About the author : Stephanieg Hertzog

CEO, Sodexo Energy & Resources, North America & Head of Global Energy Strategic Accounts

A storm stirring painful memories

It was an eery feeling when we realized Hurricane Ida was predicted to hit the southern Louisiana coast sixteen years to the day after Hurricane Katrina made landfall. For those who lived in the Gulf Coast in 2005, the impending landfall triggered painful memories of devastation. When Hurricane Ida struck the region on August 29, she wiped out an extensive network of power grids and caused significant wind damage. More than a million homes and businesses were without power, and a considerable part of the population was displaced or trapped in their damaged homes, including thousands of Sodexo employees.  

Fortunately, all our Gulf of Mexico employees were safe. However, some lost their homes, many lost their cars, and almost all experienced some sort of loss of property. Most were out of power for 10-14 days in the scorching heat, and many were still without internet days after the power had returned. 

 

Getting operations back up and running

While our office fared well, the shipping port for our Gulf Coast operations—Port Fourchon—suffered significant damage. Although our employees were facing their own personal challenges and extreme discomfort, they were also faced with completely overhauling our operations.    

Our team did a yeoman’s job accommodating our clients’ needs. With no electricity or access to computers and brutally hot temperatures, our warehouse employees sent orders piece by piece via text messages and handwrote packing and dispatching lists. Pallets were wrapped and loaded by hand and delivered as quickly as possible, and shipping points had to be changed from Fourchon to Galveston, TX and Cameron, LA, causing significant alterations in the supply chain to ensure food safety. Despite these operational constraints, all orders were fulfilled, thanks to the dedication of a small team, amid their personal challenges.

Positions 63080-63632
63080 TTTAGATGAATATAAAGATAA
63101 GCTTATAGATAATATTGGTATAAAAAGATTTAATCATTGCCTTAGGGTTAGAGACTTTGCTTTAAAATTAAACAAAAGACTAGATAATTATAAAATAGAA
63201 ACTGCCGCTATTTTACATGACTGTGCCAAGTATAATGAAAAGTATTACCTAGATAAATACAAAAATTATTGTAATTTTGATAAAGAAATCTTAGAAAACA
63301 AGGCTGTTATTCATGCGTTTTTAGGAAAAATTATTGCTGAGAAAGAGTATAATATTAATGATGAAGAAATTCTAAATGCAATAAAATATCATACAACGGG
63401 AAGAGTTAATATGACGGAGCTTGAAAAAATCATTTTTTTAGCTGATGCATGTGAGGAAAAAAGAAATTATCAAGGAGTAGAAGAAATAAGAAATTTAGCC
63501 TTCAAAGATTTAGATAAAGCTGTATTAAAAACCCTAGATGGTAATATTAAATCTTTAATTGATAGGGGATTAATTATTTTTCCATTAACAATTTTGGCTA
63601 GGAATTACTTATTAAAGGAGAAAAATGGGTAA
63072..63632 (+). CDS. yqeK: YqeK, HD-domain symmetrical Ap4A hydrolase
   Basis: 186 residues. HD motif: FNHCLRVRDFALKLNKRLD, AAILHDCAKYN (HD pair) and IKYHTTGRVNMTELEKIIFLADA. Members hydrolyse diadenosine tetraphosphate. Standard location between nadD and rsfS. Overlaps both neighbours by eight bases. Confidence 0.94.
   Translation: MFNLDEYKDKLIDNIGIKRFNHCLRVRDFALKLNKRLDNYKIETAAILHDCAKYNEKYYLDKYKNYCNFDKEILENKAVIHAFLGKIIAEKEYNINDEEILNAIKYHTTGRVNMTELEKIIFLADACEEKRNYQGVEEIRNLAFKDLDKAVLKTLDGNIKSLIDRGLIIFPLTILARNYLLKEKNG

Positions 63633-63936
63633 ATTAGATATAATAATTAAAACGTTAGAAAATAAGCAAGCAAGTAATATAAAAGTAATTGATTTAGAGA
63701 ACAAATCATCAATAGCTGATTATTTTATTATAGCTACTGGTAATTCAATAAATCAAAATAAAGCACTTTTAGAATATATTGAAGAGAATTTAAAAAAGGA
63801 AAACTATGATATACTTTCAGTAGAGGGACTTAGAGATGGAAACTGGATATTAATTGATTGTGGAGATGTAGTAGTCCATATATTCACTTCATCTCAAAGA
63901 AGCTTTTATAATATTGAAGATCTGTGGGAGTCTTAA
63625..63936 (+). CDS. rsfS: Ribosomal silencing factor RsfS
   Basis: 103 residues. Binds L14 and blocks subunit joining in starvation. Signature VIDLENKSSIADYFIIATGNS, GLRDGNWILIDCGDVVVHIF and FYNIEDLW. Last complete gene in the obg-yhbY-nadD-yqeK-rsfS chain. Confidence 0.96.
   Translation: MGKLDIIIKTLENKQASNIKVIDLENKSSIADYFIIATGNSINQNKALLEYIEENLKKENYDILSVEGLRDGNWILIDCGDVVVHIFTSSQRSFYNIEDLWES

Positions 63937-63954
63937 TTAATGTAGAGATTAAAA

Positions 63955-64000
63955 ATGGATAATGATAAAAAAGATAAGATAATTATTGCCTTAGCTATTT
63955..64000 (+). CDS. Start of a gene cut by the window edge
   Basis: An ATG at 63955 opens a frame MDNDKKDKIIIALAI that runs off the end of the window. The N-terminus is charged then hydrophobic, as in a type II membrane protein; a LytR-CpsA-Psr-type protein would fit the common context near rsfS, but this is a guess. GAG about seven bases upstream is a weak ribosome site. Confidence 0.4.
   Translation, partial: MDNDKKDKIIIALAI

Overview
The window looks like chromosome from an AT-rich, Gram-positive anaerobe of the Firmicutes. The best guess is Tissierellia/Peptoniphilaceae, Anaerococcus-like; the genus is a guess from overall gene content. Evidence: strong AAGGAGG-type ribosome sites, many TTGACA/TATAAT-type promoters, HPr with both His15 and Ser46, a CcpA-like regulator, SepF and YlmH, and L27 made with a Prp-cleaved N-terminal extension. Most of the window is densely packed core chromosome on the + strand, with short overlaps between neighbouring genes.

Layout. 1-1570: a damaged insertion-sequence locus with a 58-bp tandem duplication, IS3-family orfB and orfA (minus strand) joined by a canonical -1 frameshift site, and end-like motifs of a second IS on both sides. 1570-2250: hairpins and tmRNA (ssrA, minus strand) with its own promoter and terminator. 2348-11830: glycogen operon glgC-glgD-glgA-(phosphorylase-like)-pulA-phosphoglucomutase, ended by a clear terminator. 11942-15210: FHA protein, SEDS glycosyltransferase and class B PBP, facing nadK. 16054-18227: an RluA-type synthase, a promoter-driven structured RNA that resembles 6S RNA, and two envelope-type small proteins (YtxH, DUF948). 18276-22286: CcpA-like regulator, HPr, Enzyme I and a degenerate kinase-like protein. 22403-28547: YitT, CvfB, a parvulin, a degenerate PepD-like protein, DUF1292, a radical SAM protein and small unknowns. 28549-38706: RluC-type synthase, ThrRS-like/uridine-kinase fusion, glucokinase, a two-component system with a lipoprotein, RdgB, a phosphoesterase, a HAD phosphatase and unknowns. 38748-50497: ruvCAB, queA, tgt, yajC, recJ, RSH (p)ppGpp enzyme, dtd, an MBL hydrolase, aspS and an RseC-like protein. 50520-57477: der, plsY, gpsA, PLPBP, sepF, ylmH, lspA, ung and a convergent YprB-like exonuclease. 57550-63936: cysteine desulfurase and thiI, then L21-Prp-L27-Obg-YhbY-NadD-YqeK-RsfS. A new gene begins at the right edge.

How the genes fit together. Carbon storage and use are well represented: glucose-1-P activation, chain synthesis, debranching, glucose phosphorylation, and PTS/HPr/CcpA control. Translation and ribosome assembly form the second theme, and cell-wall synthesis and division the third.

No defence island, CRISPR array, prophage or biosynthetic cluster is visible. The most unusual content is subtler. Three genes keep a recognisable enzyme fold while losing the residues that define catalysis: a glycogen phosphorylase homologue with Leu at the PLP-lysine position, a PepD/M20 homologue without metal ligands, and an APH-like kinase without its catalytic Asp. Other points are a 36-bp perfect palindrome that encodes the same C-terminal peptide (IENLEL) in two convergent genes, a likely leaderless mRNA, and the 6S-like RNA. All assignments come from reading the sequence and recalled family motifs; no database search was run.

Our emergency response to Louisiana-area sites operated by Sodexo included deliveries of  

  • 2000 gallons of unleaded fuel and 1800 gallons of diesel fuel for generators and daily service use
  • Refrigerator units for cold food storage, ice, pallets of bottled water and dry foods for food service to employees and clients
  • Trailers for temporary office space, with desks and chairs, as well as additional trailers for bathrooms, including cleaning services   

Additionally, our teams provided support on the grounds, including perimeter and tree cleanup, security services, fence repairs, generators and cooling/charging stations.  

Even as our people were all in some way affected by the hurricane on a personal level, our national team pulled together to get operations back up and running in a matter of hours. It takes technical experts and a robust supply chain to pull this off.  

Our team’s expertise in ensuring business continuity showcases our commitment to ongoing service and support when clients are faced with unpredictable circumstances. 


Thank you to our heroic teams for their resilience, agility and their outstanding work! This is what the Sodexo Spirit of Service is all about.

– Stephanie Hertzog, CEO, Sodexo Energy & Resources, North America & Head of Global Energy Strategic Accounts

 

A version of this article was first published on the personal LinkedIn account of Stephanie Hertzog, CEO, Sodexo Energy & Resources, North America & Head of Global Energy Strategic Accounts

November 01, 2021